I think that to do this, we need to start from the point of feeling comfortable in our own skin, as it were. I mean that we need to be secure enough in our own knowledge of the love of God for us in Jesus Christ that we don’t feel threatened by others who think differently from us. We also need to be aware that others who are not professing Christians may have very valuable lessons to teach us. I am thinking specifically of Gandhi, who was one of the greatest peacemakers in history. He remained a Hindu all his life, but he loved the gospels, in particular the Sermon on the Mount, and read them frequently. His prayer life and his whole way of being was definitely illumined by the gospels.

We now need to acknowledge that being a peacemaker is not guaranteed to win us friends. Gandhi was martyred for his efforts to bring peace between Hindu and Muslim Indians. Jesus was martyred mostly for his message that God’s kingdom is a kingdom of love for all, and that he had come to inaugurate this kingdom on earth. This message was dangerous in the eyes of both political and religious authorities. Jesus set them to one side, as it were, and said “I am the way, the truth and the life.” “Follow me.”  Don’t accommodate yourself to the customs of society, live the way I am leading you to live.

What matters is not whether society thinks of us as a success, in the terms which are accepted by our day and age. What matters is what God sees within us, and what God knows is in our heart. Jesus said in so many ways, on very many occasions, that it’s not the externals that matter. He told us that the people who think they have their relationship with God all sewn up because they believe they obey all the rules God has laid down are mistaken. God sees what is in the heart, and when a person does not see their own imperfections God waits for them to be honest with themselves about what is right, and what is wrong.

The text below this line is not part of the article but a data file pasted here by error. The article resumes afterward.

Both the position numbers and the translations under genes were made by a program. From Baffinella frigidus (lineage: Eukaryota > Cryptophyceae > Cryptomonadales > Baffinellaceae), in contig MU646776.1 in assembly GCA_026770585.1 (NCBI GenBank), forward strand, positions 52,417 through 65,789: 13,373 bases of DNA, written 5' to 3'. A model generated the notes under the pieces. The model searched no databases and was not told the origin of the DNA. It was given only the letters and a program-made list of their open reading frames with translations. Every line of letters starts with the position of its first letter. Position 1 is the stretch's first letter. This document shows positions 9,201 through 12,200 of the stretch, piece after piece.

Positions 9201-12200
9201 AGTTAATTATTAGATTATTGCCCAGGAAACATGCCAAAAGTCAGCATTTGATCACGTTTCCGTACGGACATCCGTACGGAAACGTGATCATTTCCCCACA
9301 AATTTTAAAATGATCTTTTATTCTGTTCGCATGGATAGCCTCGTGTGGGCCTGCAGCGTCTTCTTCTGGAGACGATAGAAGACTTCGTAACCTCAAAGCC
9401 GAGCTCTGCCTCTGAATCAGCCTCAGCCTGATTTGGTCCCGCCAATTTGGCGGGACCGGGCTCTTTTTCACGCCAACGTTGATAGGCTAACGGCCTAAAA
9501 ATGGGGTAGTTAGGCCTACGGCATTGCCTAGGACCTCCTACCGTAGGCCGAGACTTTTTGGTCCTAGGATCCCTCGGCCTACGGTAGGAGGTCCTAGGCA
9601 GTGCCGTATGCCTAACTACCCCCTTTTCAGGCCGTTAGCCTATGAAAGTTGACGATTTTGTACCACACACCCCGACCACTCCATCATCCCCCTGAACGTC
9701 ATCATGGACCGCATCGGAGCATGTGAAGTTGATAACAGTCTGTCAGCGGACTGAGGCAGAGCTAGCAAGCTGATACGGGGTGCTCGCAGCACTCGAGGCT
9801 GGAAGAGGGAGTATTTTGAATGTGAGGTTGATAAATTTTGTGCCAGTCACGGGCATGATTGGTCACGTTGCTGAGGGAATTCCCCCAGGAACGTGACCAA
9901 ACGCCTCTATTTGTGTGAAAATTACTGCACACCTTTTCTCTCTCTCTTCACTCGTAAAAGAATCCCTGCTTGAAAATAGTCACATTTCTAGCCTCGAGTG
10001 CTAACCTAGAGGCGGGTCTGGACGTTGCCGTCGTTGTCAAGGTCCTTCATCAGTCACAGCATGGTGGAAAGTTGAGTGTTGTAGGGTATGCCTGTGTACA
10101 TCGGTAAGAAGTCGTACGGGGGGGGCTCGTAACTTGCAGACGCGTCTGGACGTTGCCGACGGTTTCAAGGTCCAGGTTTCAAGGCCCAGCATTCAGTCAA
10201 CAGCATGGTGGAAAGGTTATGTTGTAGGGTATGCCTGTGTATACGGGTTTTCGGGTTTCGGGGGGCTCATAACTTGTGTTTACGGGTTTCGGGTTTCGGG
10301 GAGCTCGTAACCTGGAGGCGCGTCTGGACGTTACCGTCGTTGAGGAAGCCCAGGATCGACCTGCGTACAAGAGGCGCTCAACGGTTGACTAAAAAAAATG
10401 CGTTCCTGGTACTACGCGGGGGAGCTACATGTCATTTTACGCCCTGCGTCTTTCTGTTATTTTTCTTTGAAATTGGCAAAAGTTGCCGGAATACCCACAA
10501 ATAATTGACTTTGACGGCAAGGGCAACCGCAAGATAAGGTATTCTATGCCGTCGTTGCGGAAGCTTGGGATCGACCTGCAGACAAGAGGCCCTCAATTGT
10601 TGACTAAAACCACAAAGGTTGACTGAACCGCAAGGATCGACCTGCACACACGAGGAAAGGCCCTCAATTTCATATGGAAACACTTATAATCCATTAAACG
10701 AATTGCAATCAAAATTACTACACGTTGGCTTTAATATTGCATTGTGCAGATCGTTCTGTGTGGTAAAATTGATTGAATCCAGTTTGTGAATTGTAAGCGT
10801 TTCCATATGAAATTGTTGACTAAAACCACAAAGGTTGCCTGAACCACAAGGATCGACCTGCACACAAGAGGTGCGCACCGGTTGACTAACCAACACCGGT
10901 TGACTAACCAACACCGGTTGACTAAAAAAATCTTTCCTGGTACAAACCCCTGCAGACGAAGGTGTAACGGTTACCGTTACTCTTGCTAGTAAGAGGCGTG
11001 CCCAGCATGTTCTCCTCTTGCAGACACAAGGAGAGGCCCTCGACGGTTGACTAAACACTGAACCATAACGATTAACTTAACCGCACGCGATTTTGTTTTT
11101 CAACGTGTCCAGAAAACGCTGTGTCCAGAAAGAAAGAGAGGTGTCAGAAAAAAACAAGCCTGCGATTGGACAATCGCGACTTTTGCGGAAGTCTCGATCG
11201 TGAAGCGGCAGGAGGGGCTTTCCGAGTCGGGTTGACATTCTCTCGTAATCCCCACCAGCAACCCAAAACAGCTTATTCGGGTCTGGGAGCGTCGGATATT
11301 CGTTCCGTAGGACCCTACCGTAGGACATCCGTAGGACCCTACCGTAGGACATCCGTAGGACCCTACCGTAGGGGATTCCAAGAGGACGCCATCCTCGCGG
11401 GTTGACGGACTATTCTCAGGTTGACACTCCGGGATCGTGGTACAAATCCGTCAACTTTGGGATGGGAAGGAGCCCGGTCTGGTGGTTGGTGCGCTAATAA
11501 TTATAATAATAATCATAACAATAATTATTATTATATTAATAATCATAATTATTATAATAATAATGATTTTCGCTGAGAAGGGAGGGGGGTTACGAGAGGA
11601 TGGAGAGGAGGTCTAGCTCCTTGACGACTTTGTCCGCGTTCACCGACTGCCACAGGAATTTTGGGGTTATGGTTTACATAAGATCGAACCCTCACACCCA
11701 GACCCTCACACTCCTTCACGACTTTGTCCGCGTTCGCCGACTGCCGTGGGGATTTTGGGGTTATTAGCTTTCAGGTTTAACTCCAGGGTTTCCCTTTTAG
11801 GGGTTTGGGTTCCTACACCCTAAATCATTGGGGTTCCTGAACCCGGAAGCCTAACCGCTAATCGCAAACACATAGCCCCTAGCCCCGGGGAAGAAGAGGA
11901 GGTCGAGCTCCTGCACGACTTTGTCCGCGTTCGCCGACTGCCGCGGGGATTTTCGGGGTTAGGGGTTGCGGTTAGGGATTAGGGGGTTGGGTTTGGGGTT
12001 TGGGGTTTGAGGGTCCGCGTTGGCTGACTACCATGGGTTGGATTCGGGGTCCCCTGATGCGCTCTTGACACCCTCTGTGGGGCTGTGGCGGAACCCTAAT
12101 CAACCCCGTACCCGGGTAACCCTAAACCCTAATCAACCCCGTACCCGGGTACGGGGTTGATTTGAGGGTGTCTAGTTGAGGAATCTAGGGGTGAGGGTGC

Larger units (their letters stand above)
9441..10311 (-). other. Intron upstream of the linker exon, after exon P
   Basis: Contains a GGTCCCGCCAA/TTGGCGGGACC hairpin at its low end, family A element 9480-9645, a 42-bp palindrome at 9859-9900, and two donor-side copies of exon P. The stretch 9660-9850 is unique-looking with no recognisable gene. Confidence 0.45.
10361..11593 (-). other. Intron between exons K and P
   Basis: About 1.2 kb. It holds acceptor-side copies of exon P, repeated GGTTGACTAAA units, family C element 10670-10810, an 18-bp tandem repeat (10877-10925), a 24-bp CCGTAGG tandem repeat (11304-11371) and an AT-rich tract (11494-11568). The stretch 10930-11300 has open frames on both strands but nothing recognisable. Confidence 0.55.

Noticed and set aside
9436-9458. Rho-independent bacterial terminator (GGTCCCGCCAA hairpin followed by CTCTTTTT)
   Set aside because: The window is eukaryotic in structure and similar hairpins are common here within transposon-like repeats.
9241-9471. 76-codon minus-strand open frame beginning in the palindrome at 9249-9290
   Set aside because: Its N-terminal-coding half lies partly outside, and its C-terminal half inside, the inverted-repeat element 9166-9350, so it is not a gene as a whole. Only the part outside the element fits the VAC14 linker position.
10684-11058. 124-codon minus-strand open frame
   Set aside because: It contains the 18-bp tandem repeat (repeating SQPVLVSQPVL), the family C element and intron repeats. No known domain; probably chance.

Someone who sees their own faults and regrets them is pleasing to God. Likewise, people who are compassionate towards others- whether or not others are good to them- is pleasing to God. Our thoughts, our decision making and our actions are never going to be perfect. This is the truth of the human condition. But the saddest thing is when fear or pride cause people to believe they are perfectly alright in God’s sight, because they can’t afford in their own eyes to own the problems that really are there.

Remember the story of the pharisee and the publican. One raised his eyes to heaven and praised God that he was not like other people who did the wrong thing- especially like that publican over there. The publican, on the other hand, would not even life his eyes to heaven, but simply begged God to have mercy on him, a sinner. Jesus said that it was the publican who went home right with God. So a key part of repentance, which is absolutely basic to a healthy relationship with God, is the ability to admit our faults. Repentance is not about beating ourselves over the head because we make mistakes. Nor is repentance about chronic fear of God rejecting us. No. Repentance is about turning to God when we know we have wronged others, and seeking forgiveness. God would never withhold forgiveness from someone who is sorry for what they have done. Then there is the question of making restitution for our wrongdoing- if we can. But that’s whole other sermon. Thanks be to God for the divine love and forgiveness shown to us in the life, death and resurrection of Jesus Christ. Amen.